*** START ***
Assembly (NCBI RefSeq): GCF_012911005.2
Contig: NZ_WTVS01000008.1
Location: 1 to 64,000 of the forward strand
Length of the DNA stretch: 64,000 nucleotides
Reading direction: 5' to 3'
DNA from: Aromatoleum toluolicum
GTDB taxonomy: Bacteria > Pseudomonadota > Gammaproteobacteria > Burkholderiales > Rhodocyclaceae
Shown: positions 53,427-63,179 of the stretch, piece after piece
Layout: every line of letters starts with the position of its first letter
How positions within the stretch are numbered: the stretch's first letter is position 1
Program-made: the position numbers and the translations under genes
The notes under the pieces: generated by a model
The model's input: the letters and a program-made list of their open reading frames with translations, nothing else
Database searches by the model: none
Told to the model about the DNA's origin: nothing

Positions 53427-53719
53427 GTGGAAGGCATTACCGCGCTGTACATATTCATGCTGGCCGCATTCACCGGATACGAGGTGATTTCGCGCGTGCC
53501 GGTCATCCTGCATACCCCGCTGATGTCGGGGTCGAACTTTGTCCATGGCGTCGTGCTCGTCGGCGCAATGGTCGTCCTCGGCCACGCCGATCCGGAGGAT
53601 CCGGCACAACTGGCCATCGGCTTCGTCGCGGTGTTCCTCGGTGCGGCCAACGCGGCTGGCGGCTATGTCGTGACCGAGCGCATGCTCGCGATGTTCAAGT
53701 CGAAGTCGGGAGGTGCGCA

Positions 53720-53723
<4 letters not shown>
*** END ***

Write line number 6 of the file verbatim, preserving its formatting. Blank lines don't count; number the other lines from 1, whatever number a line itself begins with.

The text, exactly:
DNA from: Aromatoleum toluolicum